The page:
Mental Health America
MHA is this country’s leading nonprofit organization with a mission to promote beneficial mental health lives through education, advocacy and services to indivi
- Alexandria, Virginia
President Kennedy signed the Community Mental Health Act into law in 1963.
In 2003 the building housing the Massachusetts Mental Health Center (MMHC) was slated for demolition to make way for updated facilities. To memorialize the building artist Anna Schuleit was commissioned, and faced with the difficult task of paying homage to the history of the building and the many lives it touched.
Sen. Edward Kennedy, D-Mass., keynote speaker at the National Mental Health Association's 1973 Research Award Dinner in New York City.
National Mental Health Association (NMHA) spokesperson and comedian, Flip Wilson, receives an award in 1971 for his public education efforts.
National Mental Health Association (NMHA) President L. Patt Franciosi presents First Lady Barbara Bush with a teddy bear as a part of NMHA's Remember the Children Campaign in 1990. Also pictured is NMHA Executive Director Preston Garrison and NMHA Spokesperson Tipper Gore, wife of Vice President Al Gore.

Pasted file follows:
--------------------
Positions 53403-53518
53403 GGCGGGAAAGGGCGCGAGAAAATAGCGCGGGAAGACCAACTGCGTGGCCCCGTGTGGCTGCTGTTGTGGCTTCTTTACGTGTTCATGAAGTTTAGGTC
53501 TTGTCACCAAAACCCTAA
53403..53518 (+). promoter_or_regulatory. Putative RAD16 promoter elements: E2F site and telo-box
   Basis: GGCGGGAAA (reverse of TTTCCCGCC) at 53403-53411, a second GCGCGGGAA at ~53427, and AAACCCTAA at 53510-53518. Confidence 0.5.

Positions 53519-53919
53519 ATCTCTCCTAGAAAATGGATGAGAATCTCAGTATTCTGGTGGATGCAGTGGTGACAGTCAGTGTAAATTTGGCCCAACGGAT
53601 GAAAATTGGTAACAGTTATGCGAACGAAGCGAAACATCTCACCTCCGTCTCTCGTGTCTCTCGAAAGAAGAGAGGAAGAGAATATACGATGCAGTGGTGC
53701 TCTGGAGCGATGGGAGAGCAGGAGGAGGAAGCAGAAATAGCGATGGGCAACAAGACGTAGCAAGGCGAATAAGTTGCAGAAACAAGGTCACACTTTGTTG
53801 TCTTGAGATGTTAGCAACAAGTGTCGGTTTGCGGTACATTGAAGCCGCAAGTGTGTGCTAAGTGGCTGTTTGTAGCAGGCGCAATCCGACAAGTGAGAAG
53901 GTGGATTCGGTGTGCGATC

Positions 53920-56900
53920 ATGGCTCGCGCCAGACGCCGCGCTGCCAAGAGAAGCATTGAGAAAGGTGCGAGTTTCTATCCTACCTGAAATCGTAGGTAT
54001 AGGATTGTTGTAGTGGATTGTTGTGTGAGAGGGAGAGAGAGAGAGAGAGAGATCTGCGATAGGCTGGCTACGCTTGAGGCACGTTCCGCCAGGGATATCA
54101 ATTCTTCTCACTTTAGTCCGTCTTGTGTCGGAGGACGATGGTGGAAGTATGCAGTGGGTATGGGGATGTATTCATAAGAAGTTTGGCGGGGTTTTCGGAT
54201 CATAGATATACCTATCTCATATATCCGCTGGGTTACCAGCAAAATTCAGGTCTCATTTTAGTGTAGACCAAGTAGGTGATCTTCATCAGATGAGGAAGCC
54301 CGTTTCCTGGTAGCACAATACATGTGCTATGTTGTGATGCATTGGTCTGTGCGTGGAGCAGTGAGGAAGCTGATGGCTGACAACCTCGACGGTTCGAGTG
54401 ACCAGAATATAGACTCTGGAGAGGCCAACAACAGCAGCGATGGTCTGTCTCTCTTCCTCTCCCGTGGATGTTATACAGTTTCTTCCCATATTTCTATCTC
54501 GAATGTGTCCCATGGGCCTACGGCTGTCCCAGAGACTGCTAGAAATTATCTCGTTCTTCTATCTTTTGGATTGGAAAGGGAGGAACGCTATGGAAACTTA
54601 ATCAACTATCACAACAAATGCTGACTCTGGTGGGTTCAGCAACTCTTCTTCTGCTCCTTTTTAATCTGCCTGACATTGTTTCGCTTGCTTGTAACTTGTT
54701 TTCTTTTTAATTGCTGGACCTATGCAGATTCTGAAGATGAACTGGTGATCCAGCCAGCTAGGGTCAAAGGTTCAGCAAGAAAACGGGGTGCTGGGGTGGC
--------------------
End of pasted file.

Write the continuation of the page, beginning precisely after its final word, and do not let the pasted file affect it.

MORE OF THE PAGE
After his death, Beers’ wife Clara agreed to have a play produced about his life. She demanded, however, that it be written in a way in which the central figure never appeared on stage. The name of the long forgotten play is telling: My Name Is Legion. In this picture, unnamed individuals, enact the play.
The Mental Health Bell after casting 1956. The inscription reads "Cast from shackles which bound them, this bell shall ring out hope for the mentally ill and victory over mental illness." More information on the Bell is available here: www.mentalhealtha...
Thanking a Mental Health Champion: Leaders of Mental Health America, including actress Joan Crawford, present President John F. Kennedy with a replica of the Mental Health Bell of Hope in recognition of his advocacy of the Mental Retardation and Community Mental Health Centers Construction Act of 1963. President Kennedy's leadership and vision changed the way Americans approach mental health care in this country and led to a new era of hope and recovery for millions.
Frank Proctor, Board Chair for the National Mental Health Association, Joan Crawford, and President Kennedy
Vice President, Hubert Humphrey, and Jeannette Rockefeller, in the mid 1960s at a National Association for Mental Health (now Mental Health America) Leadership Conference
National Association for Mental Health (now Mental Health America) President Earl Warren Jr., First Vice President, Mrs. Burton Joseph, and President Johnson during Mental Health Month 1968
National Association for Mental Health (now Mental Health America) President Luther Alverson and Vice President, Richard Nixon, circa 1958 preparing to ring the Mental Health Bell
The cover of the 1949 Annual Report for Mental Health America, which was formerly known as the National Mental Health Association.
The Mental Health Bell pictured after its casting.
The casting of the Mental Health Bell at the McShane Bell Foundry in Baltimore, Maryland in 1956. Individuals in the picture are Maryland Governor Theodore A. McKeldin and Mrs. A. Felix DuPont